Newsmaker: Quentin Tarantino and his ninth symphony
In the world of cinema, Quentin Tarantino is one of a handful of names that conjures genius.
In each decade since he began his career, he has redefined what it means to tell stories for a living. He was 28 when he made Reservoir Dogs, which has since been called the greatest independent film of all time. Two years later, in 1994, he made Pulp Fiction. It would go on to become the most successful independent film in history.
In an age of CDs and DVDs, his films became keepsakes. He was two films old, but his name was already a byword for a very specific kind of artfully gory, expletive-laden, non-linear storytelling. And yet each tale was startlingly, thrillingly different. You never knew what you’d get when you walked into a movie of his, and sometimes you walked out stunned and still not sure.
So when Once Upon a Time in Hollywood, his latest, premiered at Cannes on May 21, the thumping response was guaranteed. No three things are more tailormade for each other than Tarantino, a film that celebrates the golden age of cinema, and this festival that clamours for films about filmmaking. It was a marketing triumph and cause for celebration among Tarantino fans, who consume his films mainly to be able to regurgitate them when they meet more of their kind.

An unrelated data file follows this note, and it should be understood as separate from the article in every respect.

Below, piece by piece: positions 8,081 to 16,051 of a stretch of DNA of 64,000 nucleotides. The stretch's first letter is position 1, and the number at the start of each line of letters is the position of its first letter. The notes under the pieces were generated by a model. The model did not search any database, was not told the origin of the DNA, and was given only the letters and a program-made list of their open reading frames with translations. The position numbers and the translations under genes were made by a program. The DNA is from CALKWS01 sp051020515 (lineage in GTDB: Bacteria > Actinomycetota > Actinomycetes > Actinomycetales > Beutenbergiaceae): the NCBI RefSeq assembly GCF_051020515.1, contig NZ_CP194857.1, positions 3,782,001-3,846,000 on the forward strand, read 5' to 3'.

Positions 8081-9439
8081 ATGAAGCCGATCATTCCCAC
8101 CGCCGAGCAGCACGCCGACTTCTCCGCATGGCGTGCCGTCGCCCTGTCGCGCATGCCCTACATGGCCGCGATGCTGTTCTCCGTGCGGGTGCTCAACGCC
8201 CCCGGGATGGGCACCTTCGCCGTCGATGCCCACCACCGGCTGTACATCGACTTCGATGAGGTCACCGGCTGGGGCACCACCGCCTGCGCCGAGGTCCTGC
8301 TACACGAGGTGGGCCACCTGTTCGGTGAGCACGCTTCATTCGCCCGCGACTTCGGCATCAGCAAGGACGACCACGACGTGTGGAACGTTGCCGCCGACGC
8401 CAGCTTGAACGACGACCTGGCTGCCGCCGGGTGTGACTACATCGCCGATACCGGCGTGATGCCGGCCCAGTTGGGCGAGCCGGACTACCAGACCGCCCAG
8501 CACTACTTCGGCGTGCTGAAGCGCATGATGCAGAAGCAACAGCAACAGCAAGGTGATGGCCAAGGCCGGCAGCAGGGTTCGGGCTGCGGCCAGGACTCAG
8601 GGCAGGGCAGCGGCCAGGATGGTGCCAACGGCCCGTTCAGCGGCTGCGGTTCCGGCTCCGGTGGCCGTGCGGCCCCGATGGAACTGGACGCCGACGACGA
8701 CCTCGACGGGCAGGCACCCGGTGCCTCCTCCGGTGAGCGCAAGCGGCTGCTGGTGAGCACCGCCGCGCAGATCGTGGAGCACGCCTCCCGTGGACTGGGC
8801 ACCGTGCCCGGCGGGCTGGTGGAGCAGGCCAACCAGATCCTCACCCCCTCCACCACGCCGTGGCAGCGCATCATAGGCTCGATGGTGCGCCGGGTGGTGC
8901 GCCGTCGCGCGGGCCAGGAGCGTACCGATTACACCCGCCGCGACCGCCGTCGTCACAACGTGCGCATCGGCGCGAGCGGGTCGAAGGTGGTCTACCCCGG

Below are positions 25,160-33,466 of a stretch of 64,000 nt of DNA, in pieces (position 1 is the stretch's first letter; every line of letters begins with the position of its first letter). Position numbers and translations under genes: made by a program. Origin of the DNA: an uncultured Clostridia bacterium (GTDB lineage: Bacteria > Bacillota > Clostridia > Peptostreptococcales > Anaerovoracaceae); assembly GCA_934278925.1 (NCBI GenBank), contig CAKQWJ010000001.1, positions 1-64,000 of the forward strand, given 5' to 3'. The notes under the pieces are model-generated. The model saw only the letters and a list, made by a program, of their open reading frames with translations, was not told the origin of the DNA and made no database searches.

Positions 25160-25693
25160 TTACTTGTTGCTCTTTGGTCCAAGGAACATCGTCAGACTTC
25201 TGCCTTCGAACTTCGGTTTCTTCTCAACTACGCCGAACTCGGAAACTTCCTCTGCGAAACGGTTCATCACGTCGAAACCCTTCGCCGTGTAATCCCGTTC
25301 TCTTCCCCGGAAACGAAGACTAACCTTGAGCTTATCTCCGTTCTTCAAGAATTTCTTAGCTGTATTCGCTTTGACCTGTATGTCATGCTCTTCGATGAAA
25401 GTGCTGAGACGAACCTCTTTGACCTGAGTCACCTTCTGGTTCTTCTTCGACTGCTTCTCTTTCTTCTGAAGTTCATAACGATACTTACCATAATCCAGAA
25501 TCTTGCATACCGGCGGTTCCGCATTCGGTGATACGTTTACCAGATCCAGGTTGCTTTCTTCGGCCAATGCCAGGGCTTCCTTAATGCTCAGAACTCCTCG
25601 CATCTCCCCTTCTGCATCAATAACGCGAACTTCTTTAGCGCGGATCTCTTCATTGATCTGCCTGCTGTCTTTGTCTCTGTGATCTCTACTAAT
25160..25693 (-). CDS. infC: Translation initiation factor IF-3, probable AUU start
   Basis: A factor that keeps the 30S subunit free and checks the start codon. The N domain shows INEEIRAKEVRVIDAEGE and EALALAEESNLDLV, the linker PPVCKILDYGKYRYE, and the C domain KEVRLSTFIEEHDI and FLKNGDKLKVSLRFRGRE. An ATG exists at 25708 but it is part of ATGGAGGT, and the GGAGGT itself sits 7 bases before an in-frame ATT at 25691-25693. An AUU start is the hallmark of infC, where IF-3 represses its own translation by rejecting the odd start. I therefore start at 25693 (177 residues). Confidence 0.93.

Today, when big-budget blockbusters are so gleefully alike that studios have just copped a plea and begun clubbing them together as franchises, Tarantino films remain hand-crafted works of art.
That’s why, in 2001, Kill Bill was marketed as ‘the fourth film by Quentin Tarantino’, an audacious move given the banality of the number four. Here, again, he took elements familiar to the movie-goer and twisted them almost out of recognition. This was martial arts wielded like a machete, by a tall blonde lead who was a hacking/slashing rage-filled ice queen of a heroine (long before most of those things were ‘cool’). And so the fourth and fifth films lived up to the hype; his movies always do.
Once Upon A Time... is being presented as ‘the ninth film’. This one is a significant number, because he’s repeatedly said over the years that his tenth will be his last.
This ninth features all his favourite elements — in-movie references, meta filmmaking, actors he’s worked with before. Tarantino positions Leonardo DiCaprio (they last worked together in Django Unchained, in 2012) and Brad Pitt (Inglourious Basterds, 2009), two of the most talented heartthrobs of our time, as throwbacks to Robert Redford and Paul Newman, to step into a spectacular, nostalgic homage to the lost era of 1960s Hollywood.
Expect to run into a heart-stopping array of special appearances, from Al Pacino as a Hollywood producer and agent to Margot Robbie as the late actress Sharon Tate.
History merges with fiction, but the film also seems to act as a crystallisation of Tarantino’s own work, from the Los Angeles setting reminiscent of Reservoir Dogs, to the martial arts from Kill Bill. There’s been controversy over the portrayal of filmmaker Roman Polanski, and the use in the plotline of the murder of his wife Sharon Tate.
As to whether this will be Tarantino’s penultimate film, one can only hope not. He’s 56, he loves telling stories, and does it in ways no one else can. Perhaps he’ll shift focus to series and streaming. Already, there is an extended version of The Hateful Eight on Netflix. It’s been a while since he made a film set in the present day (Jackie Brown; 1997); perhaps there’s a time bomb ticking in his weird and wonderful brain.